Teenagers who don't date are less depressed than their peers in romantic relationships


The big romance - and the ensuing heartache - is the stuff of many a teen movie and TV drama, but a new study suggests youngsters may be mentally and socially better off without a boyfriend or girlfriend.

Far from being unhappy, a new study published in the Journal of School Health found that adolescents who were not in a relationship had lower levels of depression than their peers who were romantically involved with someone. 

Single teenagers were also found to have good social skills. 

Researchers looked at the experiences of 594 students in the 10th grade - ages 15 to 16 - as well as the ratings they were given by their teacher. 

Students categorised as 'low' in the area of dating were found to have significantly higher teacher ratings of social skills and leadership compared to other students of the same age who dated more frequently.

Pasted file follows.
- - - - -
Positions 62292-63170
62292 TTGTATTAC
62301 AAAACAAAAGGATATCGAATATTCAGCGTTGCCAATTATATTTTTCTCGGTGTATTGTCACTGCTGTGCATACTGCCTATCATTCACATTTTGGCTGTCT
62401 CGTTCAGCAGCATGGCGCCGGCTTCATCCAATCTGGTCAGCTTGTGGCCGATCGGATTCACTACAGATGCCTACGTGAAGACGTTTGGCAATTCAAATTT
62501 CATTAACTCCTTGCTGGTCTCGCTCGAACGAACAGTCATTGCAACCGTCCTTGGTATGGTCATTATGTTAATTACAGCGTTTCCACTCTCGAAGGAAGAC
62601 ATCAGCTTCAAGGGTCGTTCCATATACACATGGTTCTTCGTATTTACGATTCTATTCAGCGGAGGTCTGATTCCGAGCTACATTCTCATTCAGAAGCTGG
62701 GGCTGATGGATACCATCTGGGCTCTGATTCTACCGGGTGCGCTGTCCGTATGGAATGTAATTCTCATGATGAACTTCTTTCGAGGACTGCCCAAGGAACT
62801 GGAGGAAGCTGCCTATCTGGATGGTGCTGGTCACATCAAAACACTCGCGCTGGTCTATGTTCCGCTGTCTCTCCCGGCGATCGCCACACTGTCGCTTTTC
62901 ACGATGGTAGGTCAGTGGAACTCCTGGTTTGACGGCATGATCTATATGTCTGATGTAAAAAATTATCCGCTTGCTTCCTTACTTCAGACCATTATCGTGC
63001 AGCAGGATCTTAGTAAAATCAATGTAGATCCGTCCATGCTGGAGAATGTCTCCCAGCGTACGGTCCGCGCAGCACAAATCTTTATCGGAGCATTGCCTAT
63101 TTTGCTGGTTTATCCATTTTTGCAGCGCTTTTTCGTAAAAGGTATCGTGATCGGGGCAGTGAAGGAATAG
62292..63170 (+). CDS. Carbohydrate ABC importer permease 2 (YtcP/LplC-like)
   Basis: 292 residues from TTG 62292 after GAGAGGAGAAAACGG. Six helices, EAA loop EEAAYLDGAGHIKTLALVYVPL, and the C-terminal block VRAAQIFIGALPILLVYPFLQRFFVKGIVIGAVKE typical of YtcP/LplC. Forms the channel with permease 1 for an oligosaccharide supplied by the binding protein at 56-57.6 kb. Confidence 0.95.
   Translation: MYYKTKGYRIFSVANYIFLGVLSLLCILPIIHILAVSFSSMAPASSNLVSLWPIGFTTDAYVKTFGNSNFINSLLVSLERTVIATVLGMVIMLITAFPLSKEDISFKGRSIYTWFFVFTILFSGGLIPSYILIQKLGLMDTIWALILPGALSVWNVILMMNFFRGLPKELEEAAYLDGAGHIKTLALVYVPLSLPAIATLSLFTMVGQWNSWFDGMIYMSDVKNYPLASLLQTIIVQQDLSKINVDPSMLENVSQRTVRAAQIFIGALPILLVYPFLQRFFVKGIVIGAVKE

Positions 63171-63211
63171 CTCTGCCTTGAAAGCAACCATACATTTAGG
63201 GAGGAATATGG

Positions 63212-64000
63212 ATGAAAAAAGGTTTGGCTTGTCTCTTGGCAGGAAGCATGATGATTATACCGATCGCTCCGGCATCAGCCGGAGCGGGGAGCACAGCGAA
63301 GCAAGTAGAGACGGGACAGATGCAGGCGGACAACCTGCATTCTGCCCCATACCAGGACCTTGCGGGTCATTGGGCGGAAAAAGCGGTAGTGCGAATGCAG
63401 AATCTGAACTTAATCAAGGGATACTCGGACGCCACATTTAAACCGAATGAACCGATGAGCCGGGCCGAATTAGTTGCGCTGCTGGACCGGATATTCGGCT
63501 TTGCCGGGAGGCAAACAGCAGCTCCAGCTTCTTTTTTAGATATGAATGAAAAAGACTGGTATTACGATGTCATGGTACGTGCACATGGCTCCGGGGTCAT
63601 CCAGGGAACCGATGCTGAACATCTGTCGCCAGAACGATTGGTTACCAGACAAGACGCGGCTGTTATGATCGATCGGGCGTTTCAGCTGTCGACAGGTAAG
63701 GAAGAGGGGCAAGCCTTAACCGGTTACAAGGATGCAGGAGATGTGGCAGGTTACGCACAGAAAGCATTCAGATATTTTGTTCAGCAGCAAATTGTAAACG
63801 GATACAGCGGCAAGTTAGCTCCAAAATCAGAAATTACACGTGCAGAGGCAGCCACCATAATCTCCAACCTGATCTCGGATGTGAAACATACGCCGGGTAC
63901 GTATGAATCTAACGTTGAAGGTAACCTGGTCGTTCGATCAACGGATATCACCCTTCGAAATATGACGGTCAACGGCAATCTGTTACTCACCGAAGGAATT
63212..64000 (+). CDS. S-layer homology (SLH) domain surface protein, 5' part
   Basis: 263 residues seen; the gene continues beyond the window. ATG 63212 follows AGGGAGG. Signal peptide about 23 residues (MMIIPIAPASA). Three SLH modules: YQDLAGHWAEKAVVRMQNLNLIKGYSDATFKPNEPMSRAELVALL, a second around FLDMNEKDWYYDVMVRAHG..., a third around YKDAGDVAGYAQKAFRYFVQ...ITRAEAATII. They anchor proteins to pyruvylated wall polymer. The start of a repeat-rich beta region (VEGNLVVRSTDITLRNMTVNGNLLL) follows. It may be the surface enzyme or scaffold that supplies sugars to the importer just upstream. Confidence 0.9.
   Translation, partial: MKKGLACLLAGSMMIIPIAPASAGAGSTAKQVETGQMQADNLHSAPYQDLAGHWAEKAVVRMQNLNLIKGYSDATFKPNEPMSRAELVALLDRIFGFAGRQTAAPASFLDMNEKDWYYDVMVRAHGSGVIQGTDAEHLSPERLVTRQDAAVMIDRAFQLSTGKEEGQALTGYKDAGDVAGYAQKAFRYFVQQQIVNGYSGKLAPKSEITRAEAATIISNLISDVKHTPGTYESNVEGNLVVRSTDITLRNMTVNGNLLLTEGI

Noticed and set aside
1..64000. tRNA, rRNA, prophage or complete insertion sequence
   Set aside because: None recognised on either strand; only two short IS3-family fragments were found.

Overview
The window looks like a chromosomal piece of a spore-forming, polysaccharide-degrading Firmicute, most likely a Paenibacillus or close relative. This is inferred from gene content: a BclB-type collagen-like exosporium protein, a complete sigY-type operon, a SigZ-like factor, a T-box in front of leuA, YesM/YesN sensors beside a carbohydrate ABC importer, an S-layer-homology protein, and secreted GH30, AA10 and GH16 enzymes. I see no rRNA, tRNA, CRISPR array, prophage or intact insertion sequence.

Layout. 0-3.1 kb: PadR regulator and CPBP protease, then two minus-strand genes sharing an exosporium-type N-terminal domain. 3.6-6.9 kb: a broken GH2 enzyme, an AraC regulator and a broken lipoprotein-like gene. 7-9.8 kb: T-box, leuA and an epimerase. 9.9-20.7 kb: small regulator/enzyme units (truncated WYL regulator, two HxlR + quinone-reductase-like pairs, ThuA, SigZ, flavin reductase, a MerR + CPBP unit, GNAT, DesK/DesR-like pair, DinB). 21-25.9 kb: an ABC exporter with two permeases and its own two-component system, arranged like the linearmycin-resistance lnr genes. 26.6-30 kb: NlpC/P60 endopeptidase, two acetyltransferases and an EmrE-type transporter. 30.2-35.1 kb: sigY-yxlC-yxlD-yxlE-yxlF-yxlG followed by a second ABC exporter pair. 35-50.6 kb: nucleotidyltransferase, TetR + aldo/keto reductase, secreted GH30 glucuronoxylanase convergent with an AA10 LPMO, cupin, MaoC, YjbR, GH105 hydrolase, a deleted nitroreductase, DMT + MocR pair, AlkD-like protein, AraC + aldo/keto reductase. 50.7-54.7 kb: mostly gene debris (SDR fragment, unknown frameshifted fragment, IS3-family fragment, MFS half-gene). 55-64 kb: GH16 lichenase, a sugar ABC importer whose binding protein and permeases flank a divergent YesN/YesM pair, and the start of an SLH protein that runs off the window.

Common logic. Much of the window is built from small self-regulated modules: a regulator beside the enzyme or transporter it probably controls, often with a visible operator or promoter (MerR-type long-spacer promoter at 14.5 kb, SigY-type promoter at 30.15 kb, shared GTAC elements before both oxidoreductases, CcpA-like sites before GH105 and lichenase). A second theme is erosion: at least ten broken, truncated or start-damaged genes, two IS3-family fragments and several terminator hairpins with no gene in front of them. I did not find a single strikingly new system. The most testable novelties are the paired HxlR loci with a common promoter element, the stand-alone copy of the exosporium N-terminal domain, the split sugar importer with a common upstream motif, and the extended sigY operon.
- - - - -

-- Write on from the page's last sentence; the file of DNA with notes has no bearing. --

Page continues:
Teachers were also more likely to give them lower ratings when it came to levels of depression compared to the other groups.

Even when the students were asked to rate themselves, the self‐reported levels of depression in the 'low' group of students was significantly lower than for others, although there was no difference across the categories when it came to thoughts of suicide. 

The researchers said that the results of the study "refute the notion that non‐daters are maladjusted".

Based on the findings, they recommended that government interventions aimed at the promotion of health among students include "non-dating as one option of healthy development".

"In the end, school health educators, mental health professionals, and teachers should affirm social norms that support adolescents' individual freedom to decide whether to date or not, indicating that both are acceptable and healthy options," said lead author Brooke Douglas, of the University of Georgia.